An accident at Sellafield would hit Norway seven times harder than Chernobyl: Report

Publish date: February 1, 2011

Written by: Andreas Kokkvoll Tveit

Translated by: Charles Digges

An accident at England’s aged Sellafield nuclear facility would have seven times the environmental impact in Norway that Chernobyl did, according to recent estimates by the Norwegian Radiation Protection Authority, eliciting environmental criticism of Oslo’s environmental minister.

“Norwegian Environmental Minister Erik Solheim has so far not done his job in this matter,” said Bellona’s Nils Bøhmer.

Norway has so far spent 650 million K ($140 million) on countermeasures after the disaster at the nuclear power plant in Chernobyl in 1986. But for those in Norway, those consequences could be a drop in the bucket compared to an accident at Sellafield in Great Britain.

A new NRPA report released in Norwegian at the end of January said that any accident at Sellafield would hit Norway with seven times more radioactivity than the country received after Chernobyl.

Nuclear physicist and Bellona executive director Bøhmer, believes the report should be a wake up call for Solheim.

Solheim must wake up


“The report clearly shows that Sellafield poses a serious environmental threat for us here in Norway,” said Bøhmer. “Environment Minister Solheim has not done his job in this case. This is the time to wake up. “

Bøhmer believes that the efforts of Solheim on this issue have been far worse than those of former Norweigan Environment Minister Børge Brende (Right party) undertook in his day.  

“There is a division between that which Brende did and what Solheim is working toward now. Now that we know that Sellefield is not creating fewer problems not than in Brende’s period, this is disappointing,” said Bøhmer.

The NRPA report takes as its point of departure an explosion at Sellafield that begins to burn at the plant. This would mean, according to the report’s projected scenario, a 1 percent emission from radioactive waste in the so-called HAL tank, a tank holding high-level liquid waste from spent nuclear fuel reprocessing. This would then be spread by air currents, and some of it would end up in Norway.

Political pressure required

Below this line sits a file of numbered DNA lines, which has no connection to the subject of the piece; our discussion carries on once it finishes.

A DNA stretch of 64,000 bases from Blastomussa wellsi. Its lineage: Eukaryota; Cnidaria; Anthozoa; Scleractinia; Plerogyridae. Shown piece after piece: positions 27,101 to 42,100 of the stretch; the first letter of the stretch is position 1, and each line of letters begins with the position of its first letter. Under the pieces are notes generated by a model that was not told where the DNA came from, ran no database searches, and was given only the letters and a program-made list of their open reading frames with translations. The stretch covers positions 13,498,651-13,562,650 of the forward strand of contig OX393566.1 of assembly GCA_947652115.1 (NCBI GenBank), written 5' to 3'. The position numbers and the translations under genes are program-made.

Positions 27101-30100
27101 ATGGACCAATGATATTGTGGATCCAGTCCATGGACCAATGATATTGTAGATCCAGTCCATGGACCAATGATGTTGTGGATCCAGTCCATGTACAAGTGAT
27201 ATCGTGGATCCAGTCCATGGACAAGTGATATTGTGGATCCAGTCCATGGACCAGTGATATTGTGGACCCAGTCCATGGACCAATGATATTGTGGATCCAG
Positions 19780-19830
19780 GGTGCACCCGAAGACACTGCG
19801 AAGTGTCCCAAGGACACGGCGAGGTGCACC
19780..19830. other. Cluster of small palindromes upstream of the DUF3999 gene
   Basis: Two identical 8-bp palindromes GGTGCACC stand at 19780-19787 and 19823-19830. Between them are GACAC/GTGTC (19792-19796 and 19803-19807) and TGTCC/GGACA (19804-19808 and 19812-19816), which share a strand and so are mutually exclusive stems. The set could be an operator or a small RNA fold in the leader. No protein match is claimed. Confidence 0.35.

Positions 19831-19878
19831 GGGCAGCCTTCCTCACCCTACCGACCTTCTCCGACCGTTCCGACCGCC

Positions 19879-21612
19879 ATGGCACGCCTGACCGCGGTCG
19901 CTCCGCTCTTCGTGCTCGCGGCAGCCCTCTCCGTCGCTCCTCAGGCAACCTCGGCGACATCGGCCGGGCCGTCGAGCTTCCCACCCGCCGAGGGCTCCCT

“The solution to this problem exists: The tanks must be emptied and the waste converted into solid form,’ said Bøhmer. “This is what Solheim should now be on the road to pushing the UK to implement.”

Bøhmer is further concerned that Britain is being tossed by tough economic seas and that its government may be tempted to cut funding for the handling of radioactive waste.

“Fortunately, [the UK was] able to forego the cutting of cleanup at Sellafield in the autumn, and Solheim must now do his part to ensure that it does not happen later.”

Contacts for the press:
Nils Bohmer, nuclear physicist and executive director of Bellona: +47 900.37.517,
Andreas Voll Tveit,
Chief Information Officier, Bellona:+47 481.03.464,

More News

All news

The role of CCS in Germany’s climate toolbox: Bellona Deutschland’s statement in the Association Hearing

After years of inaction, Germany is working on its Carbon Management Strategy to resolve how CCS can play a role in climate action in industry. At the end of February, the Federal Ministry for Economic Affairs and Climate Action published first key points and a proposal to amend the law Kohlenstoffdioxid Speicherungsgesetz (KSpG). Bellona Deutschland, who was actively involved in the previous stakeholder dialogue submitted a statement in the association hearing.

Project LNG 2.

Bellona’s new working paper analyzes Russia’s big LNG ambitions the Arctic

In the midst of a global discussion on whether natural gas should be used as a transitional fuel and whether emissions from its extraction, production, transport and use are significantly less than those from other fossil fuels, Russia has developed ambitious plans to increase its own production of liquified natural gas (LNG) in the Arctic – a region with 75% of proven gas reserves in Russia – to raise its share in the international gas trade.